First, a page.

What Damages Can I Recover for a Motorcycle Accident in South Carolina?
Motorcycles are incredibly fun vehicles to ride, but when another driver fails to take proper care on the road, it can lead to dangerous situations. If you were involved in a motorcycle accident in South Carolina that wasn’t your fault, contact John Robert Peace, PA. We can help you decide if you should bring a lawsuit against the at-fault party to recover damages. But what would be the damages in a motorcycle accident injury claim?
Recoverable Damages in a Motorcycle Accident
Motorcycle accident damages compensate you for losses caused by your injury. When you bring a motorcycle accident claim, you can pursue both economic and noneconomic damages.
Economic damages are quantifiable monetary losses related to your accident. For example, the money you have to pay to repair your damaged motorcycle would fall under economic damages. Generally, when the amount of money required to make repairs to a vehicle after an accident exceeds the vehicle’s true worth, the vehicle is deemed a total loss. The amount of this loss would be considered in a damages calculation. Economic damages also include losses related to the following:
- Medical bills,
- Future health care costs,
- Lost income from missed work,
- Lost future earnings, and
- Property damage or loss.
When building a motorcycle accident claim, it is important to consider the current and expected medical costs you face due to the crash. When fighting a personal injury claim, an attorney will document your past, present, and future expenses and pursue compensation accordingly.
Noneconomic damages compensate you for the emotional and mental suffering caused by your accident. Some of the most typical categories of noneconomic damages claimed by personal injury plaintiffs involve the following:
- Pain and suffering,
- Emotional trauma and distress,
- Permanent disfigurement,
- Loss of companionship or consortium,
- Loss of ability to enjoy life, and
- Exacerbation of existing injuries.
The phrase “pain and suffering” is a legal term that describes both the physical and emotional injuries suffered by a victim following an accident. Any substantial physical or mental anguish you suffer following an accident could qualify as pain and suffering for settlement purposes.
Compensation will also be higher if, for example, your injury will cause long-term or life-long impairment, such as limited mobility.
Emotional distress in a personal injury case includes any non-physical damage caused by your accident or injury. Emotional distress is a subjective type of harm that can differ from person to person. Some types of emotional distress include depression, anxiety, and post-traumatic stress disorder. Generally, you will need a diagnosis from a psychologist or psychiatrist to substantiate this type of harm.
Other forms of compensation could apply in your case. Calculating the “average” compensation from a motorcycle accident is impossible because each collision is unique. Different injuries can occur that could qualify the victim for compensation.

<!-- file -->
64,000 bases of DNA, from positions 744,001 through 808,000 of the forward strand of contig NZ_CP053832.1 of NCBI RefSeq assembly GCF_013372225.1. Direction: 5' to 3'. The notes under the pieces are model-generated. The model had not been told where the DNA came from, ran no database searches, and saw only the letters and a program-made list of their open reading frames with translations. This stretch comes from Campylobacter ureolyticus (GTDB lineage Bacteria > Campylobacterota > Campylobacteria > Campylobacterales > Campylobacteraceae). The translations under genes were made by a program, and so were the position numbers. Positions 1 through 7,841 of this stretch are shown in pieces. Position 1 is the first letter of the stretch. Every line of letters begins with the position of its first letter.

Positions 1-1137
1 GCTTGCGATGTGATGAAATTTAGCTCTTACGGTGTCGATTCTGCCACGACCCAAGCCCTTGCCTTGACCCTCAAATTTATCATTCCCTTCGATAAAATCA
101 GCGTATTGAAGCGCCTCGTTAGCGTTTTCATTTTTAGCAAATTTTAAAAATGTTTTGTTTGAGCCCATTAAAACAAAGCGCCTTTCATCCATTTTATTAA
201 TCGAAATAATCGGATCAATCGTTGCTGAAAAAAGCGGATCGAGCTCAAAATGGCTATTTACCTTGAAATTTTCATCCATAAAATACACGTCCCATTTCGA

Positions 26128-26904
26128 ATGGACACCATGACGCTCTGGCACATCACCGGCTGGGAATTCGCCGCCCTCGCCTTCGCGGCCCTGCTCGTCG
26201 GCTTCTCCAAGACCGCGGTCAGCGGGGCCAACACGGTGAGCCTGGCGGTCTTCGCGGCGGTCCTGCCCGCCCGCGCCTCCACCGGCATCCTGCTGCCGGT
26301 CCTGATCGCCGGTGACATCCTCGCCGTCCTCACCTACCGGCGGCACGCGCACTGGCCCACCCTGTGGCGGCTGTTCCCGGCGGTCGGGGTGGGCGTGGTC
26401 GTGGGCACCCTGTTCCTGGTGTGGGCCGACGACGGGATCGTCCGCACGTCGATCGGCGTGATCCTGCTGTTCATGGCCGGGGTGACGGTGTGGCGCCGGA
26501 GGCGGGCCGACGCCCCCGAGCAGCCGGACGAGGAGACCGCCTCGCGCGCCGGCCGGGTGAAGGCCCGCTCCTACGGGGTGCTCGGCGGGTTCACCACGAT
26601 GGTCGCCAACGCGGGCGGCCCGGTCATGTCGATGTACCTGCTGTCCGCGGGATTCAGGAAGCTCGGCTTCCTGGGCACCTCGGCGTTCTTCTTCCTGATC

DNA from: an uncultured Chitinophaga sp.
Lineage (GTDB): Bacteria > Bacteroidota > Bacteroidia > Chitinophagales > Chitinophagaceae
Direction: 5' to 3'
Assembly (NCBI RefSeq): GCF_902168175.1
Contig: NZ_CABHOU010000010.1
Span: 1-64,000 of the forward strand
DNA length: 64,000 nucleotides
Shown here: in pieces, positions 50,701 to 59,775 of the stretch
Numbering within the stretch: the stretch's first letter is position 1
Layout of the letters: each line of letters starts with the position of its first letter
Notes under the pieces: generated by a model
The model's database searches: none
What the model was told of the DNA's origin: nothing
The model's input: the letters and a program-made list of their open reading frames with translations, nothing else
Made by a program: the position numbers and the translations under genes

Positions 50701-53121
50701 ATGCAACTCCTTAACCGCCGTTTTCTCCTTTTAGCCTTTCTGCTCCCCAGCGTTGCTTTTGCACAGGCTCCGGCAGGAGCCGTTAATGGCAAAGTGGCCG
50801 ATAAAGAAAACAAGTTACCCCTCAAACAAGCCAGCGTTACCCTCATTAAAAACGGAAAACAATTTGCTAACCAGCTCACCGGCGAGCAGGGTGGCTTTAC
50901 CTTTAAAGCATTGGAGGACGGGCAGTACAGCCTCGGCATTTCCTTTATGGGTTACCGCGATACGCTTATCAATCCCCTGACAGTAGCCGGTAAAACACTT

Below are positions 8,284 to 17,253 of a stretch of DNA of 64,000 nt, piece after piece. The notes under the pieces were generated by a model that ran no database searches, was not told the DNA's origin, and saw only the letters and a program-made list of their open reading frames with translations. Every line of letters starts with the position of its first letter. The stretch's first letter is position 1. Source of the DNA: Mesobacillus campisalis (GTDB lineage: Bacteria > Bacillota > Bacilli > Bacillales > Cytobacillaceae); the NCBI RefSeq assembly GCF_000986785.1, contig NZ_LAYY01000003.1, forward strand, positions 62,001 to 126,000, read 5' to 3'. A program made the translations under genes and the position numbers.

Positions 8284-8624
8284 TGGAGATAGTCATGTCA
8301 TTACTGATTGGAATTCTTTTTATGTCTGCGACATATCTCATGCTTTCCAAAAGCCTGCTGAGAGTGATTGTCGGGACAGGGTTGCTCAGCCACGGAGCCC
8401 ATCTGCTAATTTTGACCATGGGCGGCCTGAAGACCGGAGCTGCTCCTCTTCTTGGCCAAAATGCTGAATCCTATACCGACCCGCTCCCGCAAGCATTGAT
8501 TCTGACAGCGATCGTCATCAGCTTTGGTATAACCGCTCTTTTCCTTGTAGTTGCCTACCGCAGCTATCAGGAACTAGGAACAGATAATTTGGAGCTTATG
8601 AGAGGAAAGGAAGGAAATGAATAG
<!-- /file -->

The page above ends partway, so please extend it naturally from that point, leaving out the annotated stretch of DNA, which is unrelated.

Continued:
What Do I Have to Prove to Get Compensation for My Damages?
Before calculating damages and your potential recovery, you must establish who is liable for your losses. You cannot automatically sue the other driver for the motorcycle accident because car drivers are not always fully at fault in these collisions. To prove that someone is liable, you must prove that their negligence caused your accident and injury. To show negligence, you have to prove all four of these elements:
- The person who caused the accident had a duty to operate their vehicle safely;
- The person who caused the accident breached this duty by engaging in unsafe behavior;
- The unsafe behavior caused the rider’s injury or death; and
- The rider suffered damages because of their injury.
In a motorcycle accident, common examples of a breach of duty or unsafe behavior on the part of the negligent party can include the following:
- Distracted driving,
- Drowsy driving,
- Aggressive driving, and
- Driving under the influence of drugs or alcohol.
On the other hand, motorcyclists can also engage in unsafe behavior that could impact their ability to recover compensation, including riding in blind spots of other vehicles, abruptly changing lanes, or failing to signal before changing lanes. South Carolina follows the modified comparative fault rule, which means that if you were 51% or more at fault, you would not get any compensation from the other parties. However, as long as you were less than 51% to blame, you could qualify for monetary damages.
A common question related to motorcycle accidents is whether or not wearing a helmet might contribute to the motorcycle rider’s level of fault. South Carolina law only requires motorcyclists under 21 to wear helmets. Thus, not wearing a helmet cannot impact your fault percentage unless you are under 21.
John Peace founded the Peace Law Firm in Greenville, South Carolina, in 2002. He doesn’t represent insurance companies or employers but is passionate about representing individuals like you. He has well over 20 years of experience relating to personal injury claims. To request a consultation, please call 864-298-0500.